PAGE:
Passports and Visas: For international trips it is often a good idea to make sure your passport is up to date. It is usually a good idea to make sure that your passport will be valid for at least 6 months from the last day of your planned trip. It isn’t a bad idea to check for information on the particular country you are travelling to for the most accurate information. It is also important to determine if a visa is required to enter the country.
Flight Details: It is useful to provide your detailed flight itinerary to the person arranging the trip as early as possible to insure a smooth journey.
Medical Details and Emergency Contacts: If you have any special dietary needs or any medical conditions it is a very good idea to make sure that the trip organizer is aware of them. It is also a good idea to provide any emergency contact information in case any unforeseen accident or illness occurs during the trip. I also suggest making that contact person(s) aware that you will be traveling and furnishing them a copy of the travel itinerary and the contact information of the trip organizer in case you can’t be reached directly in case of emergency.
If you are on any prescription medications it is a good idea to pack these in your carry-on luggage in case your checked baggage doesn’t arrive at the same time that you do. It is also a good idea to bring enough of your prescription medications to hold you over in case your return home is delayed for some reason. It is useful to keep a list of the prescription drugs you are taking in case they need to be obtained during the trip.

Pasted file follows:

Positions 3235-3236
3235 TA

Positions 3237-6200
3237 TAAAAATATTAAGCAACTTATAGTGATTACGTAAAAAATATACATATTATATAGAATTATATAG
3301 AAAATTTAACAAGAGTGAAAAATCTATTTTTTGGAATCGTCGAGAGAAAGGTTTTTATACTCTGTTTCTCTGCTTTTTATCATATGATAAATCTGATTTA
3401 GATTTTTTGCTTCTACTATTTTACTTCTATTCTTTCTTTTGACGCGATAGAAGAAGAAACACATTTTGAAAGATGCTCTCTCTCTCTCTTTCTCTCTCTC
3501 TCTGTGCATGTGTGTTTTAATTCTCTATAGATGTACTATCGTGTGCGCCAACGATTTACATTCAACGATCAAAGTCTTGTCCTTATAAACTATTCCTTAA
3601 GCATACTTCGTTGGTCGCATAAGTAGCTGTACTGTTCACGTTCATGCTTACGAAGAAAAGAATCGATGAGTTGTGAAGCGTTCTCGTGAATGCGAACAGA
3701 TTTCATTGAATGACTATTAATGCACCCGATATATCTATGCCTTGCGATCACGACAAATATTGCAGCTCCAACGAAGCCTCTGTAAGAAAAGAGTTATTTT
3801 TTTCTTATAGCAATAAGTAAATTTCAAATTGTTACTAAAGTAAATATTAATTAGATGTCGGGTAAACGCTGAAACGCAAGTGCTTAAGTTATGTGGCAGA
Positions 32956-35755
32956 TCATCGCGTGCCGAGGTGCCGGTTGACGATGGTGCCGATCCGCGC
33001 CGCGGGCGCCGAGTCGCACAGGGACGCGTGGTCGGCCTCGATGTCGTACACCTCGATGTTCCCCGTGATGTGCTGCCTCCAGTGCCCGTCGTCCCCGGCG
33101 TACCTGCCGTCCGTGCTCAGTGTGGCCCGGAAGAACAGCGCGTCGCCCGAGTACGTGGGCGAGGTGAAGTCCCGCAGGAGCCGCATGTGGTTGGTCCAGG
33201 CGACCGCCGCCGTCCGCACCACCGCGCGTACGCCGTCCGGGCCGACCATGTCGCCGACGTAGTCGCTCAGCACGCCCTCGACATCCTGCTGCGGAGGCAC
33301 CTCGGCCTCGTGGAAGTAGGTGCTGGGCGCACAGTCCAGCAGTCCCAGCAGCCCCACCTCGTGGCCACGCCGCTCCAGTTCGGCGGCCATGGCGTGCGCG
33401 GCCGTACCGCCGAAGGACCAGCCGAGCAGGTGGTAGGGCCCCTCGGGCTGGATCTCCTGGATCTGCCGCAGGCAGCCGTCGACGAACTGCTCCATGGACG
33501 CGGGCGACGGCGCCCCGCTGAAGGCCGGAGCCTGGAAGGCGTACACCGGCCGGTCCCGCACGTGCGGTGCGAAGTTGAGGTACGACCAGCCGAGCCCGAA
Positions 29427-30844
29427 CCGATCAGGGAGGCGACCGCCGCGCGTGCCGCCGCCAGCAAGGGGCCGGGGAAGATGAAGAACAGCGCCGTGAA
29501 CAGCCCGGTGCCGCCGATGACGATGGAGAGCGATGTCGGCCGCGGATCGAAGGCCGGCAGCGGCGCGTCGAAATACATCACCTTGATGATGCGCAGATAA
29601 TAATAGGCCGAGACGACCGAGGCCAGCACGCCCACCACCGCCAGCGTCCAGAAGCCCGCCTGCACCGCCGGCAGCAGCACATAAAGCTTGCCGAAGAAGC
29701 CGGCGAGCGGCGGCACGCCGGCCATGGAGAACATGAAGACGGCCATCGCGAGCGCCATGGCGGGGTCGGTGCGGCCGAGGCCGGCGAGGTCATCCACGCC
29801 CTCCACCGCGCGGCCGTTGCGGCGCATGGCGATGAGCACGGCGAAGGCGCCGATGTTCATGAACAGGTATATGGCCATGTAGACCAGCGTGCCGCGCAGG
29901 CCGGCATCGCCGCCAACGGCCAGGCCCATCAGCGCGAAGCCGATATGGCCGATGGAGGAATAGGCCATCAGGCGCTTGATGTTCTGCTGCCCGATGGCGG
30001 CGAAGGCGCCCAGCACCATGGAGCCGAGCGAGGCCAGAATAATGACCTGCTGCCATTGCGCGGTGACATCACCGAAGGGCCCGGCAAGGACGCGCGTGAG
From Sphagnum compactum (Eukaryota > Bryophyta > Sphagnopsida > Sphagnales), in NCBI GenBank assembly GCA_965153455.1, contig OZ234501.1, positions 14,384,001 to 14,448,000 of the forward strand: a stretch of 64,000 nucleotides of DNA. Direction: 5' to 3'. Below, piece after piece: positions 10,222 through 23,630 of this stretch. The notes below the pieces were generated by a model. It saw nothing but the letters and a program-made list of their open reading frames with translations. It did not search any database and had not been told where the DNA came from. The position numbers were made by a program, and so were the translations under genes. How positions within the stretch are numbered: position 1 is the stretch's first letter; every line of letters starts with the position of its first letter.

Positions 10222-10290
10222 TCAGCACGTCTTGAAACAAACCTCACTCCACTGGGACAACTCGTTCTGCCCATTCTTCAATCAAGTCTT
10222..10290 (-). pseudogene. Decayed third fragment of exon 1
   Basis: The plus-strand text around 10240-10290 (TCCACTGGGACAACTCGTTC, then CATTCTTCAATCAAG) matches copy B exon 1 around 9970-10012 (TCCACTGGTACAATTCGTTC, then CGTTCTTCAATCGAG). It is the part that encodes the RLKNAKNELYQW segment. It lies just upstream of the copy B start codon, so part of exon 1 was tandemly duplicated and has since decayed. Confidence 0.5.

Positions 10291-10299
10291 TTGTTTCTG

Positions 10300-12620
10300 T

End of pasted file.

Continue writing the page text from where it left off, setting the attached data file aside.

It is useful to keep a list of known allergies or medical problems with you in case emergency treatment is necessary during the trip.
I always carry a small supply of analgesic tablets, antacid, anti-diarrhea medication and antihistamine with me. A spare pair of eye-glasses can also come in handy.
Vaccinations: It is a good idea to consult with your physician when preparing to travel to a foreign country to determine if any vaccinations are necessary or recommended for your itinerary. Another good source of information is www.cdc.gov/travel
Camera Equipment Information: In the unlikely event that any of your camera gear is stolen during the trip it is a good idea to keep a list of all your gear along with serial numbers and estimated values if a police report needs to be filed.
Electrical Adapters: Not everyone uses the same type of electrical outlets that we do. Before you depart for your trip it is important to determine if you need an adaptor to plug you equipment in during the trip as well as if you might need a voltage converter.
Cash: Cash can be a really useful thing to have with you and I always recommend that you bring some in case of an emergency. I always bring a few hundred dollars in cash just in case. People in most countries are quite happy to accept US dollars but they don’t always accept just any bill. I try to always carry smaller bills (5’s, 10’s and $20’s). Another annoying thing I have noticed while travelling, especially away from larger cities is that people tend to be picky about the bills they accept. Sure the bills might have come from a reputable bank here in the US but people in a small town in the mountains of Costa Rica probably aren’t going to take your word for it. I try to make sure that my bills are new and crisp. One thing that I have noticed that often causes objections are torn edges. I always try to make sure that the bills I bring are not torn in any way.